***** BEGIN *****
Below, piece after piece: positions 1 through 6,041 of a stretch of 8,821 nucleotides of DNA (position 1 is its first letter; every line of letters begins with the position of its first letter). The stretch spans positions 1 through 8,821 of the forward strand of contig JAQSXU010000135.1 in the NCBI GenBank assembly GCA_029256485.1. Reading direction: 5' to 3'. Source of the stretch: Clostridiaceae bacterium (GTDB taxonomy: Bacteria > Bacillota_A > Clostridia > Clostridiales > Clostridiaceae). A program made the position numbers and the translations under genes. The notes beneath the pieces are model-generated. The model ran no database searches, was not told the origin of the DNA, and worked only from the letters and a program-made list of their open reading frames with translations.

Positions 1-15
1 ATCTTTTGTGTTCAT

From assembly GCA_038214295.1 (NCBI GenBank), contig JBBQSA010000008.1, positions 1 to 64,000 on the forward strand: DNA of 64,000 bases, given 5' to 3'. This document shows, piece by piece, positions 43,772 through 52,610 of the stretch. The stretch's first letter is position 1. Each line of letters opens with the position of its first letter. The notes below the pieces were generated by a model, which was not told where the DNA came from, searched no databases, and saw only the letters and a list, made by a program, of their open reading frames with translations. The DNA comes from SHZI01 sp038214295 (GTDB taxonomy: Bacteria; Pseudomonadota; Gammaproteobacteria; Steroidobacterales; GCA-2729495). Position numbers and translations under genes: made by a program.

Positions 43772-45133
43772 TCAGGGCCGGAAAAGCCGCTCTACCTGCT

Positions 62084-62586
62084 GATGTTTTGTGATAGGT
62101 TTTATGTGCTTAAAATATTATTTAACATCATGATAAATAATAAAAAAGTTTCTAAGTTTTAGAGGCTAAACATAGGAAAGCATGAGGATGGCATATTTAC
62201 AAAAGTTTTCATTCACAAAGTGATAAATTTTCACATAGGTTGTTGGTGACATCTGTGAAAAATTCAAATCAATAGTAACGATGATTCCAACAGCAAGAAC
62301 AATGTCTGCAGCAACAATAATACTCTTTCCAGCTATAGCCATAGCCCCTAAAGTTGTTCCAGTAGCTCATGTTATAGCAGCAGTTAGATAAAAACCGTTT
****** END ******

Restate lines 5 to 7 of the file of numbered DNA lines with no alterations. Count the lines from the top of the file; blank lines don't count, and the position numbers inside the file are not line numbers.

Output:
Positions 43772-45133
43772 TCAGGGCCGGAAAAGCCGCTCTACCTGCT

Positions 62084-62586